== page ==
I’ve been involved in multiple projects sporting some form of Service Oriented Architecture using Microsoft .NET technologies. Some were SOA in name only (Remote Procedure Calls were involved) while others were closer in spirit to the tenets of SOA.
The term SOA tends to be abused in the community. When I do interviews with candidates, I often see SOA on resumes simply because the person has seen a web service through a car window. On the other hand, when I read SOA books & articles I sometimes find they are disconnected from the reality I’ve experienced and their field of application is too narrow.
I thought I would share my experience in applying SOA in the field. I will take the angle of bringing the concepts of SOA, discussing what they mean and then seeing how they can be applied. I’ll also discuss how principles can be bended or broken and how this can lead to situations we can see in the field.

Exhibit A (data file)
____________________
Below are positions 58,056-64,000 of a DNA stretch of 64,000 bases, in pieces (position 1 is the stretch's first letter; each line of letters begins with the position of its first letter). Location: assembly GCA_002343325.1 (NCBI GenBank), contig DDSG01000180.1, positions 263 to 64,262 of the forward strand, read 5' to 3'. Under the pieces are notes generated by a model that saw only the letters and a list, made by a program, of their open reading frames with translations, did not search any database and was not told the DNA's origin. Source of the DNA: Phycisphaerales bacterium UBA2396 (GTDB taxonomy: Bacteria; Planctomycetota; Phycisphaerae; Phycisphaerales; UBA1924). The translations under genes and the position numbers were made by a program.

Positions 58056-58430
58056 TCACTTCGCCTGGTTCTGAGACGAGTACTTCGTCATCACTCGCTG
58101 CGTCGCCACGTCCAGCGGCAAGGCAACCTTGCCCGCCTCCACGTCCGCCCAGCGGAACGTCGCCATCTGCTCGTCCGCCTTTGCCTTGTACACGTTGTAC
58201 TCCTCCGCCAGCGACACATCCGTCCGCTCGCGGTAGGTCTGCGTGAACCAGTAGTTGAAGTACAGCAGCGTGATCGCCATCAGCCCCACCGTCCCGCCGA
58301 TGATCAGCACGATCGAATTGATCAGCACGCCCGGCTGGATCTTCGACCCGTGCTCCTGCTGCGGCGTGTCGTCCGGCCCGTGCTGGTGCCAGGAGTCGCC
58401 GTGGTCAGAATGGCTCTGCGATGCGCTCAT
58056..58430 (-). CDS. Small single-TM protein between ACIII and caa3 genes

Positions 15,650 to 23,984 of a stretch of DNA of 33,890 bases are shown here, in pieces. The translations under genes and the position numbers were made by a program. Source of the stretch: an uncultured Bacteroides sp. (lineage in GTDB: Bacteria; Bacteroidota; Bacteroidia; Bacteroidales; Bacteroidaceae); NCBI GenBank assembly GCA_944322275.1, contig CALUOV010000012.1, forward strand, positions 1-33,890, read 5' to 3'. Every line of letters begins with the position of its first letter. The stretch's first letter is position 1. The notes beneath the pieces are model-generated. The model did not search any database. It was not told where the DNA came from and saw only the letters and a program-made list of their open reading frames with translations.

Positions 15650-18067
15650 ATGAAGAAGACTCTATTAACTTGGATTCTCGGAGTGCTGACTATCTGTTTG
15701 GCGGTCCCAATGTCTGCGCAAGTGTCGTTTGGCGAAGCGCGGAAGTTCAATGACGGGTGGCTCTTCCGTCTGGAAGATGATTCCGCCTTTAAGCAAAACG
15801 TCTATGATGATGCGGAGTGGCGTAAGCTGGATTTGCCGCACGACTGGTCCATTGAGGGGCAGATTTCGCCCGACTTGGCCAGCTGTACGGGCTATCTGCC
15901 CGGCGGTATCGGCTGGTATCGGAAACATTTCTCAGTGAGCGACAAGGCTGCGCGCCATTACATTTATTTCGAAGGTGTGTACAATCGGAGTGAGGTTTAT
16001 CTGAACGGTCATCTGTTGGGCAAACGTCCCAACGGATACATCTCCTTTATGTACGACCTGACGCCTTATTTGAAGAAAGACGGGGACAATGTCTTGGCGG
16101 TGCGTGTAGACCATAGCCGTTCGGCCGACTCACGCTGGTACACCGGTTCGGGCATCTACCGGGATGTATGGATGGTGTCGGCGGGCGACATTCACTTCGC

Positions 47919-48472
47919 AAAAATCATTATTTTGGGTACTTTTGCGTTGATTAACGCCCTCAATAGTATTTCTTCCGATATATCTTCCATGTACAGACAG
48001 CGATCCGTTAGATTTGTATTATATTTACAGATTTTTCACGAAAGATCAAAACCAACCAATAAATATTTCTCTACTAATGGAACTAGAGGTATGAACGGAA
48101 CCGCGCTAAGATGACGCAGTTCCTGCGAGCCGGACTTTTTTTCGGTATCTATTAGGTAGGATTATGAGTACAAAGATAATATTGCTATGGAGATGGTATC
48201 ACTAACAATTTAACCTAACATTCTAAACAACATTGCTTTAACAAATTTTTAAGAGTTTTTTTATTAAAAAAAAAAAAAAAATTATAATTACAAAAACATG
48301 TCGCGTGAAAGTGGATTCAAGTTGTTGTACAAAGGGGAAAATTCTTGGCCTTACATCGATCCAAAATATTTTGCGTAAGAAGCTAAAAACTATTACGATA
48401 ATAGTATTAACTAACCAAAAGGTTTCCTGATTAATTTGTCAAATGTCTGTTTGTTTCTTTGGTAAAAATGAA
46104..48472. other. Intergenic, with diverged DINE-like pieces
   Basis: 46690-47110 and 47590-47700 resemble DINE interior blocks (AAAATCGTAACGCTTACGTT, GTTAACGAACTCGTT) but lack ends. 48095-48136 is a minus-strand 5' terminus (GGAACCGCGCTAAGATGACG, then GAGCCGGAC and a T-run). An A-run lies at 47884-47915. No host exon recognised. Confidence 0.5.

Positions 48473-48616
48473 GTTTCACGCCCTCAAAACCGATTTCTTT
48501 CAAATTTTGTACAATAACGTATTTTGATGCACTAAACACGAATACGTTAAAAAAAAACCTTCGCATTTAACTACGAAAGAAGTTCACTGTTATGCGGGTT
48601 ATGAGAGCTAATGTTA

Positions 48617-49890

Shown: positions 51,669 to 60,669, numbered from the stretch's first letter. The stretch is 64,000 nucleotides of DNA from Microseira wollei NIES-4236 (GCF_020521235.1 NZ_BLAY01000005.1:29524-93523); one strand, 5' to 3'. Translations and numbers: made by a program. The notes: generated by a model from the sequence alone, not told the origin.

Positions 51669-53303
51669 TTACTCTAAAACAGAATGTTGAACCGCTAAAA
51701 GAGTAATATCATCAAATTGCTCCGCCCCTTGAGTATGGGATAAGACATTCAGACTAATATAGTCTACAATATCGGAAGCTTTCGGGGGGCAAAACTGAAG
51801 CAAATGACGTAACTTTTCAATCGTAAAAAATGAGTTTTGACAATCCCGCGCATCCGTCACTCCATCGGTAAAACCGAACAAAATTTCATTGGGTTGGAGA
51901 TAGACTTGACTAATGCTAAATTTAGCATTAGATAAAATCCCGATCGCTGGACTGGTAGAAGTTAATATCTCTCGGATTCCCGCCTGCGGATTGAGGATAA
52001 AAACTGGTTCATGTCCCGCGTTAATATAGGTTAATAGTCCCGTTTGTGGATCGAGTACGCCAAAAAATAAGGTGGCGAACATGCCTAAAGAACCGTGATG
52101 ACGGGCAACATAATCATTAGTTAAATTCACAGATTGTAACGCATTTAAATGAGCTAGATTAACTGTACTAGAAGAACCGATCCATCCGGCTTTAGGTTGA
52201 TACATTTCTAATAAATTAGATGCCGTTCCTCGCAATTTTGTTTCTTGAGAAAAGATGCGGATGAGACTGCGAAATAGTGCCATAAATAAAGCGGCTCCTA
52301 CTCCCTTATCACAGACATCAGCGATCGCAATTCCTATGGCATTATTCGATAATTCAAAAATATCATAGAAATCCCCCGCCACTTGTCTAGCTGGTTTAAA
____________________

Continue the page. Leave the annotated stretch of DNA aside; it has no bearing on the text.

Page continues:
SOA is an architecture style. It doesn’t fit in all situations but has been sufficiently studied to have a good body of knowledge (e.g. SOA patterns) attached to it, which makes it a good starting point to attack many software problems (but, by far, not all).
In this blog series, I will try to cover the following aspects:
- SOA Basics
- SOA Patterns
- Evolution (e.g. Versioning)
- Service Design (Discovery Process, Taxonomy)
- Reuse (e.g. Composition)
As always, your comments are most welcome as this is just my viewpoint, coloured by the experienced I had.